If Eugene O’Neill couldn’t offer up some woe, then leave it to E.B. White of all people to supply reason for despair. In his 1982 review of a collection of White’s poems and sketches,

For the Oct. 14 issue White bemoaned the loss of the American elm (of the 77 million elms in North America in 1930, more than 75 percent were lost to Dutch elm disease by 1989), the dangers of pesticide use, and other maladies. Excerpts:

APPLE OF HIS EYE…E.B. White had reason to be concerned about the widespread practice of spraying lead arsenic on fruit trees. This 1930 photograph shows an Oregon orchardist and his child spraying apple trees with the stuff. (

White’s New Yorker colleague John O’Hara raised some concerns of his own, namely the likelihood of another world war in this prescient piece titled “Dynamite is Like a Mill Pond.” Excerpts:

FROM RUSSIA WITH LOVE…John O’Hara pondered the likelihood of another world war and an unlikely bedfellow: Soviet Russia. Photo circa 1938. (AP via

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Pooh-Poohing Mr. Milne

In his review of A.A. Milne’s latest novel, The Red House Mystery, Clifton Fadiman seemed to recall Dorothy Parker’s own revulsion to Milne’s juvenile style (“Tonstant Weader Fwowed Up” Parker once wrote of The House at Pooh Corner). Excerpts:

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From Our Advertisers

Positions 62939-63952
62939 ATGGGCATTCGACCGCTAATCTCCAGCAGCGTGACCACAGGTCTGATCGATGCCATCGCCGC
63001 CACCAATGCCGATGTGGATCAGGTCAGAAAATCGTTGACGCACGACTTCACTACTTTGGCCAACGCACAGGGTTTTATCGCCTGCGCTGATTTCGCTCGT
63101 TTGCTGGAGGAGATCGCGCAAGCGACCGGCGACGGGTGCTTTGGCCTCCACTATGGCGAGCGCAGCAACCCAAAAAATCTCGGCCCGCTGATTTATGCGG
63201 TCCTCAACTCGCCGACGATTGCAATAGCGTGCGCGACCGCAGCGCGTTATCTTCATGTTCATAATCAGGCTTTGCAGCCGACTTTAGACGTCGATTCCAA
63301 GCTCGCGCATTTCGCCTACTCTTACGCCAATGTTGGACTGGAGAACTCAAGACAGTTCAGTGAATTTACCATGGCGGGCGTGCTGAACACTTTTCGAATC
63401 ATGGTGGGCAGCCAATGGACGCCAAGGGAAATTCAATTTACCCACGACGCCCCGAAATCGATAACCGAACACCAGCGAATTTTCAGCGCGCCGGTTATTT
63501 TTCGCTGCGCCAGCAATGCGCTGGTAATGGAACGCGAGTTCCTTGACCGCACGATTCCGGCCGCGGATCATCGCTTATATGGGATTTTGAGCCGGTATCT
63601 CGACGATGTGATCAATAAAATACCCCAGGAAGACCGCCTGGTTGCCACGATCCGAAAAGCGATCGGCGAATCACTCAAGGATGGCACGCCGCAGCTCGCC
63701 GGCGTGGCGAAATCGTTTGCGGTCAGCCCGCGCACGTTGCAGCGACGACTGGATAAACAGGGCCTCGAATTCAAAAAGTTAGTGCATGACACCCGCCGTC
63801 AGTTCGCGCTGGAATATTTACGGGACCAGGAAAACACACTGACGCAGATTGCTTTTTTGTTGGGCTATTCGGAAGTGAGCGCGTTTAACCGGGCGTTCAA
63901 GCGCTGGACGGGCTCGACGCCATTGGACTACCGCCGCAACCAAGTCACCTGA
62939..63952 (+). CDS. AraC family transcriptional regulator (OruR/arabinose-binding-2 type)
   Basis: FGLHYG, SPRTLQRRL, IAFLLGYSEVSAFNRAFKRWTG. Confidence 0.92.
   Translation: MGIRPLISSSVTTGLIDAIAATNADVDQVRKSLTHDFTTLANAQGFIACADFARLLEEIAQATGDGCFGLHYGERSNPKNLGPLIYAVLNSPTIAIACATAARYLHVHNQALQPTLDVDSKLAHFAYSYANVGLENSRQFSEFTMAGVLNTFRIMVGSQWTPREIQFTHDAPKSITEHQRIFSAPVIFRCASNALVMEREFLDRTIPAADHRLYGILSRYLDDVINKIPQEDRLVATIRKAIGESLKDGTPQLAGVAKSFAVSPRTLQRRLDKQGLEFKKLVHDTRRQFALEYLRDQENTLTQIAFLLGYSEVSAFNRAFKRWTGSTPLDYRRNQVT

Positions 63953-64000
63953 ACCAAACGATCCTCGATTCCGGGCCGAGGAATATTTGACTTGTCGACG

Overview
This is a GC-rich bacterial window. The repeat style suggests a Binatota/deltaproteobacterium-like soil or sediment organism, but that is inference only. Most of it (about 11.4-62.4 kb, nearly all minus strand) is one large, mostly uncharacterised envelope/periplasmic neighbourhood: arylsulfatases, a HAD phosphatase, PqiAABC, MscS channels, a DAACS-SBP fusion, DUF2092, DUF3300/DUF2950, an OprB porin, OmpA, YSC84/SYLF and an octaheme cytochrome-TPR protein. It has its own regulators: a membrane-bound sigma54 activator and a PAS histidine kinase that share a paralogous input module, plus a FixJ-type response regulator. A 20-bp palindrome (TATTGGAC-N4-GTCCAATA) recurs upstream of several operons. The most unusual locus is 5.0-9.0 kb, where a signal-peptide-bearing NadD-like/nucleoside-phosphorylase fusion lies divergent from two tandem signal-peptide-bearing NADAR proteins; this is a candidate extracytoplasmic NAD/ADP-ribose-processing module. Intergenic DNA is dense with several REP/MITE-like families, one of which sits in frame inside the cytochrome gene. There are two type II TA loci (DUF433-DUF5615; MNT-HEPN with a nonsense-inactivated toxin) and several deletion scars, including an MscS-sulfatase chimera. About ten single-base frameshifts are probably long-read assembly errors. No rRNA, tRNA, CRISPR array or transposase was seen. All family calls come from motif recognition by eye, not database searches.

The makers of Camels took to the water to prove how their cigarettes supported “healthy nerves,” whether in the deep sea or on the high dive…

…with a name like “Spud” you really had to stretch to prove you were a choice of the smart set…here they claimed their product was “quite at home among royalty”…

…here’s another great example of class appropriation, a white-tie dinner featuring a couple of toffs eating canned soup…

…and we give our eyes a break with a bit of elegance from Lord & Taylor, featuring the art of modern living…

…on to our cartoons, we begin with James Thurber

…curious to know Thurber’s favorite songs?—then check out this Thurber Thursday post from Michael Maslin’s Inkspill...

…we continue with William Steig’s look at a “Lady With Mirror”…

…and discover the calm after a storm in this domestic scene by Kemp Starrett

…visit the Century of Progress World’s Fair in Chicago, with George Price

…for reference, Price’s cartoon depicted the Federal Building at the Century of Progress…

…and is often the case with this blog, we give Peter Arno the last word…

Next Time: As Millions Cheer…

Published by

David O

I read and write about history from the perspective that history is not some artifact from the past but a living, breathing condition we inhabit every moment of our lives, or as William Faulkner once observed, "The past is never dead. It's not even past." I read original source materials, such as every issue of The New Yorker, not only as a way to understand a time from a particular perspective, but to also use the source as an aggregator of various historic events. I welcome comments, criticisms, corrections and insights as I stumble along through the century.